In 1994, Mathison joined Reuters as Vice President, and over the next 5 years he led the development of innovative syndication technology that delivered Reuter's financial data, stock quotes, headlines, audio, video and multimedia news to customers over the Internet. His legacy provides millions of global citizens with free news, financial data, audio and video information on the web's most popular sites.
Articles on Mathison have appeared on CNN.com, in the Financial Times, the Harvard Business Review, Esther Dyson's Release 1.0, Fortune, Upside, The New York Times, the Seybold Report, CNet, Red Herring and MacWorld, among many others. Mathison has presented at conferences across all segments of the media, such as Digital Hollywood, Book Tech, Streaming Media, Seybold Publishing, Internet World, and Internet Outlook, among others. Internationally, he has appeared at UK Online, the Frankfurt Book Fair, the Cairo Book Fair, and he made presentations entirely in Spanish to librarians throughout Central and South America.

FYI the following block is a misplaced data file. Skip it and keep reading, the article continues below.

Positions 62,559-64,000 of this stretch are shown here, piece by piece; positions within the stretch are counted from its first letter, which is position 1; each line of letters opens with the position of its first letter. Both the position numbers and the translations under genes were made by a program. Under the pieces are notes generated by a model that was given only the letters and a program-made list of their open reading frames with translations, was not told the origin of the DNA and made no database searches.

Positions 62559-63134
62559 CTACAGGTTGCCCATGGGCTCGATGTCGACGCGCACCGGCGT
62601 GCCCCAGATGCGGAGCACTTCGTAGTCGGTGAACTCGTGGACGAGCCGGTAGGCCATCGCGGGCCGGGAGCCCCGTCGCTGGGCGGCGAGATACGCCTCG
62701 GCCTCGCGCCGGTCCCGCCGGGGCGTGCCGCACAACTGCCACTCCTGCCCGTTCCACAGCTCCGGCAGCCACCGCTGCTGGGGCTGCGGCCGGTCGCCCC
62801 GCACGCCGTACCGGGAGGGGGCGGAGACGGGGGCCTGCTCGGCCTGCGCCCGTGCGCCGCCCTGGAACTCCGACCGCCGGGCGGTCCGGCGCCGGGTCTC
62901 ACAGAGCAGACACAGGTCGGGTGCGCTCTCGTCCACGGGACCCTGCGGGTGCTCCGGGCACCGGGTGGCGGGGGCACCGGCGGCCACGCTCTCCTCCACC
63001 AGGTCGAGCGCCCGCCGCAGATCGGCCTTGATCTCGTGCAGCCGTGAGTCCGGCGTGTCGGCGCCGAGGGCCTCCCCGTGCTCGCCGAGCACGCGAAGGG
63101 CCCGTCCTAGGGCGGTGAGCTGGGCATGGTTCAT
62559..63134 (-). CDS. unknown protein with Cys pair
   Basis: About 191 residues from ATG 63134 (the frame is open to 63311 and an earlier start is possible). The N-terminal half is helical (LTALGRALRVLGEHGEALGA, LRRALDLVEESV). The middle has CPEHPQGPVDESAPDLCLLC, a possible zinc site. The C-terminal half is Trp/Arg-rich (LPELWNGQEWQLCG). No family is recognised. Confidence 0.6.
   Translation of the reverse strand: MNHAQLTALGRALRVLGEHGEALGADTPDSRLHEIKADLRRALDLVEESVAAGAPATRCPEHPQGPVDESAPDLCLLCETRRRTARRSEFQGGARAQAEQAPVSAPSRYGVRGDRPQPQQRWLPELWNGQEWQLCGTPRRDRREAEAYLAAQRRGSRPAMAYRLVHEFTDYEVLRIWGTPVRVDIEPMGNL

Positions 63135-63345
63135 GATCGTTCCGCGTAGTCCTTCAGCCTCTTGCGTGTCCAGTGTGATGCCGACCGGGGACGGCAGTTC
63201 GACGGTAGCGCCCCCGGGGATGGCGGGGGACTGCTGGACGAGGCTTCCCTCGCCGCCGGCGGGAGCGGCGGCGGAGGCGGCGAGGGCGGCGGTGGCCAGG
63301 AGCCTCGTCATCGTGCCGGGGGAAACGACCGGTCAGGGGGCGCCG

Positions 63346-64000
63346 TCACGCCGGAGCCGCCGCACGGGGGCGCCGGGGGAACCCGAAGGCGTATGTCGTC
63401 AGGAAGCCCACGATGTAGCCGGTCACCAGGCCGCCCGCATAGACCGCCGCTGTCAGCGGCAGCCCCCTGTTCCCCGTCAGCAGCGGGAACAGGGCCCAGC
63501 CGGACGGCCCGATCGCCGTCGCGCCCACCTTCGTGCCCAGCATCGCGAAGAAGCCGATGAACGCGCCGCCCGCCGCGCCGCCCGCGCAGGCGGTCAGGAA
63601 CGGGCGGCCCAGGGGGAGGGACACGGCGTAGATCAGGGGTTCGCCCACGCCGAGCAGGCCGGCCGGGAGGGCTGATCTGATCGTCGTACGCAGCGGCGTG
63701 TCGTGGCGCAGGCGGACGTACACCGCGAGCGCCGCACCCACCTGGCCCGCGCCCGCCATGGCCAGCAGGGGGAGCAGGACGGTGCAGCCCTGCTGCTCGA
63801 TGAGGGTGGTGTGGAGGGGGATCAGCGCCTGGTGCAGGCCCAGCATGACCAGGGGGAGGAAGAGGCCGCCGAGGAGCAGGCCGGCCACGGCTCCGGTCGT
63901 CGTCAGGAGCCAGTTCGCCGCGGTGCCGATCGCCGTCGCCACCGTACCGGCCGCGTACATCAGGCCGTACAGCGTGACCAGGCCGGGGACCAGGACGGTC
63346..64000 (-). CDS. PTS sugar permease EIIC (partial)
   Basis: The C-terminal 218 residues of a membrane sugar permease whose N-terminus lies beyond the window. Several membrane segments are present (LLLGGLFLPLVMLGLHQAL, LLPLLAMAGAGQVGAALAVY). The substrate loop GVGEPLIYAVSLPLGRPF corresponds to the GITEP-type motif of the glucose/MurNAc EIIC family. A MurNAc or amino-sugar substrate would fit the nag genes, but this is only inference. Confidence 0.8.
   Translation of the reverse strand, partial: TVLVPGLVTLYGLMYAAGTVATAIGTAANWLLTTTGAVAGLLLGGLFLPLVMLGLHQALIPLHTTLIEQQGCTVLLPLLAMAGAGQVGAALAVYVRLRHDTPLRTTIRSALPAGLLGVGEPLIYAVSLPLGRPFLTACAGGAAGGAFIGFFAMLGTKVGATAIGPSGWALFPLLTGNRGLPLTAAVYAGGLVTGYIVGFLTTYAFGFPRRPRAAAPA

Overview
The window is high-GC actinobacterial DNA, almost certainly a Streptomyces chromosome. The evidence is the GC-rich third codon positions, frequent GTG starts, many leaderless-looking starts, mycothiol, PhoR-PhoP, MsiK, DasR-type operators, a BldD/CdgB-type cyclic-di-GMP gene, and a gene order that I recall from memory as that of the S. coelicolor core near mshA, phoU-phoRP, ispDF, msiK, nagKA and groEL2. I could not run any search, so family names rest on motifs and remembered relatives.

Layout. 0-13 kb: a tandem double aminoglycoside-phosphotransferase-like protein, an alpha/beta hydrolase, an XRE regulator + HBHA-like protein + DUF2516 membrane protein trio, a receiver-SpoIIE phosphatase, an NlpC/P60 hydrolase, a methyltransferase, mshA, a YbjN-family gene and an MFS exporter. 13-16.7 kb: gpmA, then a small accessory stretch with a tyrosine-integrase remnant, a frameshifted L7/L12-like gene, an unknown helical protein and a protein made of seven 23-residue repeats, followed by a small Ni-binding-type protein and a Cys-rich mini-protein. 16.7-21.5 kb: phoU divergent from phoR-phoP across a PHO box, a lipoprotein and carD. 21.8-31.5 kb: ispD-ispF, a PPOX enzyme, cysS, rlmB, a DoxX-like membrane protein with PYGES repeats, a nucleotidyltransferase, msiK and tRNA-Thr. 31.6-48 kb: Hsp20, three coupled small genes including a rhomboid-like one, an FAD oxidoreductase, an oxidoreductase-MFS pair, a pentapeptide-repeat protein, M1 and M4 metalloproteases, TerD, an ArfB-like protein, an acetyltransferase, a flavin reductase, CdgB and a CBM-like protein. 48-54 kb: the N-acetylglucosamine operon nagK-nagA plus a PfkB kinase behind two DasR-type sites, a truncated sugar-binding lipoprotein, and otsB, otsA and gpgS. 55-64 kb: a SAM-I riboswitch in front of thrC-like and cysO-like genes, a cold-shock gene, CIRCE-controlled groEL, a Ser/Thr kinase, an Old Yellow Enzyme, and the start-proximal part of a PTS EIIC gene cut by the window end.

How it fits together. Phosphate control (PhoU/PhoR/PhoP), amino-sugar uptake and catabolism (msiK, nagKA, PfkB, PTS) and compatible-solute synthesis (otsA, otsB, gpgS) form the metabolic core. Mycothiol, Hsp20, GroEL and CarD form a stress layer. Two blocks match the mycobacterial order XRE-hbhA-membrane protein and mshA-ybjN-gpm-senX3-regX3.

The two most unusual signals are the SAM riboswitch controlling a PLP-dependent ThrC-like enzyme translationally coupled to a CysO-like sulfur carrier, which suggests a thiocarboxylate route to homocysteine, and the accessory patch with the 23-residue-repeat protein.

Mathison serves as a Director on the Board of Webhood, a non-profit entity whose mission is to break down income related barriers to computer education for underprivileged youth. Mathison holds a B.A. from the State University of New York, and a Masters degree in International Affairs from Columbia University's School of International and Public Affairs. Mathison's biography can be found in the media room here.